For most retirees, the largest expense in retirement will either by taxes or healthcare. (related article: The Importance of Wellness in Retirement) In a 2021 survey, 32% of all workers reported they were either “not too” or “not at all” confident that they would have enough money to pay for their medical expenses in retirement.1 

Regardless of your confidence, however, being aware of potential healthcare costs during retirement will help you understand how much you should budget for healthcare in your retirement income planning. 

The first step in being aware of potential healthcare costs is understanding the different types of expenses. Here, we’ll explain the three main categories of healthcare costs in retirement. 

Medicare Premiums

The first cost in healthcare to consider is your Medicare Part B premium. According to Medicare.gov, your premium amount depends on your adjusted gross income (AGI) as reported on your IRS tax return.2  Most people pay the standard premium amount of $148.50/month, but the premium can go up to $504.90/month depending on your AGI.

In addition to your premium, you’ll also have to consider the Part B deductible which, in 2021, was $203. After you meet your deductible for the year, you will likely pay 20% of most doctor services, outpatient therapies and some durable medical equipment (walkers, wheelchairs, canes, etc.).

Healthcare Copays

The next healthcare cost in retirement that you should consider are any copayments related to Medicare-covered services that are not paid by Medicare Supplement Insurance plans (aka Medigap) or other health insurance. 

These copays can relate to specialist visits, prescription costs and other healthcare needs that aren’t completely paid for by your insurance. Drug costs can vary by pharmacy, supplier costs, whether there is a generic option and more. 

Speaking of prescription drug costs, once you and your plan spend a combined $4,130 (including deductible) on drugs in 2021, you’ll pay no more than 25% of the cost for prescription drugs until your out-of-pocket spending is $6,550.3

Expenses Not Covered by Medicare

There are several healthcare expenses which may not be covered by Medicare, and this is where your healthcare costs in retirement have the potential to skyrocket. 

One example of a service that may not be covered under Medicare is long-term care. This includes medical and non-medical care for people who are unable to care for themselves. Medicare and most health insurance plans don’t pay for long-term care.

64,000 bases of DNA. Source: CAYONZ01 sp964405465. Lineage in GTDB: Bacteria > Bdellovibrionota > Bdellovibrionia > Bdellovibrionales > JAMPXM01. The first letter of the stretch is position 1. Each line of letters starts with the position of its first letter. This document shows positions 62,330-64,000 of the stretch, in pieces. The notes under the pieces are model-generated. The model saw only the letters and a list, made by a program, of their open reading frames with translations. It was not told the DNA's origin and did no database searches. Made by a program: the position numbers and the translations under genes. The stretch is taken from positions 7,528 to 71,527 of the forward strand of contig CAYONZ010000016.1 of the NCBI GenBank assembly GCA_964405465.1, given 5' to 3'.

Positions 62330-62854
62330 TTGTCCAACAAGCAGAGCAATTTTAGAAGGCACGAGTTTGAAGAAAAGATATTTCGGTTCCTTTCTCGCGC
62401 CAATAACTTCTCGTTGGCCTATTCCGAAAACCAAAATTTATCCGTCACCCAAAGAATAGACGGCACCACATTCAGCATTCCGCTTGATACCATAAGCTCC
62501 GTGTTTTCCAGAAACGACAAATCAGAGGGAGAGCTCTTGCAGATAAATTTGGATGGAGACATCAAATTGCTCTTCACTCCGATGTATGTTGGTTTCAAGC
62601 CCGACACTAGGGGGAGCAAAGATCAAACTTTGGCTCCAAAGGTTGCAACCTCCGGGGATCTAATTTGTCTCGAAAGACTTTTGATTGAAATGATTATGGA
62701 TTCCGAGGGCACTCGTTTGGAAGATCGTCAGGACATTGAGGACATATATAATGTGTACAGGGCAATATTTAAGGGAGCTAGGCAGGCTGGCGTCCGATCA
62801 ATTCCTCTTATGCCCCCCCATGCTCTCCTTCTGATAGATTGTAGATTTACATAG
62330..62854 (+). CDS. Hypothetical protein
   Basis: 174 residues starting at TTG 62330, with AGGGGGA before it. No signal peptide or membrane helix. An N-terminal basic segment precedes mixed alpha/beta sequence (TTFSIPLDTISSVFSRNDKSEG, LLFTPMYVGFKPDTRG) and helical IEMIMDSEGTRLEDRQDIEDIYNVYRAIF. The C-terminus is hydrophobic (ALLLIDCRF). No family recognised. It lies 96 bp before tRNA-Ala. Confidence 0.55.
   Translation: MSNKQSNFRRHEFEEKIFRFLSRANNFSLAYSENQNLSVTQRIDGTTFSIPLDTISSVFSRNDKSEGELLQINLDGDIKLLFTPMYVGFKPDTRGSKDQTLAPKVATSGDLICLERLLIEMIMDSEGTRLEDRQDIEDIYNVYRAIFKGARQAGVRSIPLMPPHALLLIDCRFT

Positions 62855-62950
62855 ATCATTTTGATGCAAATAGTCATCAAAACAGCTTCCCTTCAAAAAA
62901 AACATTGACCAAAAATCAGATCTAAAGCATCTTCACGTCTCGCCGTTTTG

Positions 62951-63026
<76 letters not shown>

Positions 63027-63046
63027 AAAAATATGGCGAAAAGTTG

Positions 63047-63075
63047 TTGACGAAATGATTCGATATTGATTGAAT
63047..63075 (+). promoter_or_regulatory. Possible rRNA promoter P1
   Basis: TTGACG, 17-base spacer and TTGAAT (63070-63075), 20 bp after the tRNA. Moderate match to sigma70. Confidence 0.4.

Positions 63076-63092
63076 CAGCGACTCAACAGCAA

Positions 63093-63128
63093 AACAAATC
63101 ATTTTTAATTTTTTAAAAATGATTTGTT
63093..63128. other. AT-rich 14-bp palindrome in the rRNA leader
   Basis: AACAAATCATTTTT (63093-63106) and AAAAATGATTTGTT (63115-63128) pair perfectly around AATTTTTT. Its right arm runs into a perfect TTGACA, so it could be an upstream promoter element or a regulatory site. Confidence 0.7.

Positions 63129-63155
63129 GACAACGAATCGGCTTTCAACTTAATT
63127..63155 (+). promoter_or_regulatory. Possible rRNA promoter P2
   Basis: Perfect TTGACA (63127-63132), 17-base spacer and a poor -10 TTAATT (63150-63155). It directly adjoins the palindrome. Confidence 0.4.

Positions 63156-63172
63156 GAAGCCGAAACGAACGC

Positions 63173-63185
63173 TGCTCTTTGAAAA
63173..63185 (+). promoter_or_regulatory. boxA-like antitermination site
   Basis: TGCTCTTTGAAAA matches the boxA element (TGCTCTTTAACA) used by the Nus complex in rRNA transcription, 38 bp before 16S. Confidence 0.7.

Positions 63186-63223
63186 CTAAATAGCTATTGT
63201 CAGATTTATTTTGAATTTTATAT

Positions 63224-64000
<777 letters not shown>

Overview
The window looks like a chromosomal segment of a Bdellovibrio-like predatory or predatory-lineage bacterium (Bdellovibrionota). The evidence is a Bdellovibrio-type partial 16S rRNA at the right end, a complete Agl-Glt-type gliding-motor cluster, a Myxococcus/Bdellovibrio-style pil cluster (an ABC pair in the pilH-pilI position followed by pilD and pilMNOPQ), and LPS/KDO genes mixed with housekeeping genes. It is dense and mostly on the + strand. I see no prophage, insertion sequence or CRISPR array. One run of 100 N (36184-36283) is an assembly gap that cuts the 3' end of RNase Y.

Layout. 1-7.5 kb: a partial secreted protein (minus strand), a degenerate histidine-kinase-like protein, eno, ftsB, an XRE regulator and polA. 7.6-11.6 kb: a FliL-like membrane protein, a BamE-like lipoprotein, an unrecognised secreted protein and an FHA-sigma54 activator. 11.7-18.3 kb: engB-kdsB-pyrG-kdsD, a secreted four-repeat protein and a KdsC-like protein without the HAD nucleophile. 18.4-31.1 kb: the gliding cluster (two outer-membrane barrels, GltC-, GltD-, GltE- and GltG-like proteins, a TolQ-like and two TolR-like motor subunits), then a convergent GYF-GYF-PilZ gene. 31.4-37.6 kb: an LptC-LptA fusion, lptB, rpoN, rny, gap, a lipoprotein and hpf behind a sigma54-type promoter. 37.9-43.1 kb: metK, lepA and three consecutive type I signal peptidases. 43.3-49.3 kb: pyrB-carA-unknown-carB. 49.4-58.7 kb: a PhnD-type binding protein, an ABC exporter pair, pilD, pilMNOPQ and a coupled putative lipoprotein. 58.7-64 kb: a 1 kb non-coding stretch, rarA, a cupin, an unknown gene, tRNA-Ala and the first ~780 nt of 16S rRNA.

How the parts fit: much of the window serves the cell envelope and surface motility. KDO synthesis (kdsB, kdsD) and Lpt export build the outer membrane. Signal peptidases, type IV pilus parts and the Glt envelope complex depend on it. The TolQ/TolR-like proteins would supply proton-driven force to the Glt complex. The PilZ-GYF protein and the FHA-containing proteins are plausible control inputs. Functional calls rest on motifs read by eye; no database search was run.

In addition to long-term care, Medicare may not cover expenses related to4:

  • Most dental care
  • Eye exams related to prescribing glasses
  • Dentures
  • Cosmetic surgery  
  • Acupuncture  
  • Hearing aids and exams for fitting them
  • Routine foot care

While Medicare is a great option for many healthcare expenses for retirees, some people also choose to purchase a Medicare supplement, also known as Medigap, to cover some of the above rather than paying out of pocket. (related article: Medicare Enrollment Begins Oct. 15th. What Does that Mean For Me?) Medigap plans are health plans offered by a private company that contract with Medicare to provide health benefits.5  They may cover expenses that the regular Medicare plan doesn’t. 

One example of a Medicare health plan is a Medicare Advantage Plan. Medicare Advantage Plans are offered by Medicare-approved private companies and may offer a higher level of coverage depending on your needs.6  Sometimes, Medicare Advantage Plans are called Medicare Part C.

The costs associated with a Medicare Advantage Plan will vary depending on the health insurance company you purchase your policy from. You can also choose between a Health Maintenance Organization (HMO) plan and a Preferred Provider Organization (PPO) plan. You must have Medicare Part A and Part B coverage to apply for a Medicare Advantage Plan.